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40 years later, family reunites in Manteca

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40 years later, family reunites in Manteca

Larry Lenschmidt and brother Roy Pruette are reunited with family members they hadn't seen for more than 40 years. Alex Carruthers, 4, bubbles in the foreground as his mother Janet Carruthers and ...

GLENN KAHL/The Bulletin


POSTED May 29, 2009 1:46 a.m.
It was a truly electric and exciting moment in time.

It was all about family – about searching for roots and finding an uncle – and I actually got to be part of the concluding chapter of that life-long adventure.

It was an emotional rush for Manteca businessman Larry Lenschmidt and for his 45-year-old niece from Petaluma when she and her husband, Malcolm, their 4-year-old son, Alex, and her sister Janet walked through the front door of his German Glas Werks – the culmination of the woman’s quest to connect with her family roots.

“I’m just overwhelmed right now,” Janet Carruthers told Lenschmidt. “If you only knew how long I have been looking for my family.  I didn’t know you existed.   All my life I’ve been on a quest to find my family.  It has taken me this long – I’m 45.”

It was about two months ago that Carruthers e-mailed me at the Manteca Bulletin saying she thought she had found her uncle in Manteca.  She wanted to connect with him, but she was facing a challenge in making contact either by telephone or on the Internet.

She said she didn’t want anything from him – only to meet her uncle whom she had never known.  She asked if I could possibly be of help from the newspaper’s position in the community by making contact with him.

When I talked with Lenschmidt, he was ecstatic, saying the last time he had seen Janet was when he babysat her when she was less than two months old.  

Carruthers’ parents and other family members had been split up by a divorce over 40 years ago in the Bay Area and contact had been lost. She and her mother had moved to Marin in 1969 when she was five years old.  Larry had lived nearby in San Rafael from 1963 to 1978.   Her mother, Nancy, lives in Santa Rosa now and was “absolutely thrilled” about her find in Manteca, she said.

Her dad, Thomas Lee, had remarried several times dying in January of 2008.  It was his death and the published obituary that opened the woman’s eyes to the existence of other members of her family.  Her sister, Roanne, had written the notice of his death.

Carruthers said she had a personal on-going investigation underway for years using Ancestry.com in an attempt to gain the information and family history she felt she so desperately needed.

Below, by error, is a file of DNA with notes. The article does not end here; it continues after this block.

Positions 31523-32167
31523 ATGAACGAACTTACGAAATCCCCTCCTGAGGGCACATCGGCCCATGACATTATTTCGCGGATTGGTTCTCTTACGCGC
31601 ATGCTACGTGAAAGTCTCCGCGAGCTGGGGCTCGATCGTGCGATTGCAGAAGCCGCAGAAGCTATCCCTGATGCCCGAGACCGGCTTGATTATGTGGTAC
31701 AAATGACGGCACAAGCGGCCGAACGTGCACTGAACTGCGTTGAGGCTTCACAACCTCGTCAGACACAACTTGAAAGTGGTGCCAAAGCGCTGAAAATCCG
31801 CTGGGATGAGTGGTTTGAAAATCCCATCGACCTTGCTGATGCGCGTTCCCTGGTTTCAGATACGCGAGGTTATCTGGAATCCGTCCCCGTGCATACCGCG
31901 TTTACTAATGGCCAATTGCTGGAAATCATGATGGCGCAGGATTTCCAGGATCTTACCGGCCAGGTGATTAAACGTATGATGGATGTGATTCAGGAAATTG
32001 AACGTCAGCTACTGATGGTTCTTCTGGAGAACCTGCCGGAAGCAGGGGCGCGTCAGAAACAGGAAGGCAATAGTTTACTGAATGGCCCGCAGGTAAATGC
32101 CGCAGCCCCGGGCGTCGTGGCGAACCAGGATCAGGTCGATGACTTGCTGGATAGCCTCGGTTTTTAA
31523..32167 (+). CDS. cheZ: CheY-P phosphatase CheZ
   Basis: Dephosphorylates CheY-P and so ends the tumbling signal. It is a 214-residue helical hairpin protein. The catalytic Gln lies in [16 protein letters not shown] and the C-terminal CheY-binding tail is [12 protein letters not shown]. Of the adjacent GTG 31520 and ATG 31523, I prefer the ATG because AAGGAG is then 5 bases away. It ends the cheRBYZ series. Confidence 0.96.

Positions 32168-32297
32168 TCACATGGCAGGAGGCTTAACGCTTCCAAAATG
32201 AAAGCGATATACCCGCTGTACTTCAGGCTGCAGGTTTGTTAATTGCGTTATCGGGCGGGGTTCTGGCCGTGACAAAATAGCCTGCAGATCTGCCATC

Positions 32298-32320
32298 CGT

Larry said he would be able to tell Carruthers where other members of her family were living.  She already had found her 25-year-old sister Roanne living in Lake County.  Come to find out, Roanne had been living in Petaluma where she frequented the same gym that her sister used to keep in shape in that community.   Subsequently, she found another sister and a brother, as well as another uncle living in Oakdale, Roy Pruette and his wife Sandy.

She located another sister – Shannon, two years younger – living in Colfax with a career in education.  Shannon was unable to make the reunion trip to Manteca with them.  There is also a brother, Tommy, whom she has yet to meet, she said.  “I’ve been in this spirit of amazement since I found everybody,” she said of her search that has taken her back generations into Northern Ireland.

Before leaving the German Glas Werks store for a festive lunch at the Kelly Brothers’ Brickyard across the street, Lenschmidt and his two nieces poured over scrapbook photographs on a work bench near the store’s counter.  Aside from those photos little Alex became a center of attention with an unbelievable vocabulary and the understanding of a 10-year-old.

The chemistry between these “family members” was beyond my comprehension.  Everybody just clicked – and best of all, I got to witness the appreciation each person displayed for everyone else sitting around the lunch table.

There were stories of times past and stories about just what was happening in their lives today.  Little Alex would chime in, too, with what was important to him – spiders and spacemen.  All boy! – and quite a polite little guy.  When he grows up, he said, he – of course – hopes to become a “Power Ranger.”

It was about an hour later when this special reunited family unit walked back over to the glass store located at the intersection of Yosemite and Main streets – and Alex spied a Polar Bear on display.

Lenschmidt’s heart melted one more time giving his great nephew a gift of the bear.

I heard from Janet earlier this week saying her son absolutely adores the Polar Bear. “He insists on sleeping with it every night.  He had a great time and talks about Uncle Larry all the time,” she said. “He can’t wait to go back to Manteca and maybe get the brown bear, too.”

Lenschmidt, a stained glass designer, presented his two nieces with two of the artworks he had designed and produced.

Janet is a bookkeeper for a firm that manages corporate jets for their owners.  She also has a daughter, Elizabeth, 16, who wasn’t able to make the trip to Manteca.  Sister Roanne has worked as a firefighter and as an emergency medical technician (EMT) – now branching off into the field of phlebotomy.

It was a story I thoroughly enjoyed covering – the warmth and the respect for family was intense – and I was privileged  to be a party to their total involvement in life. 
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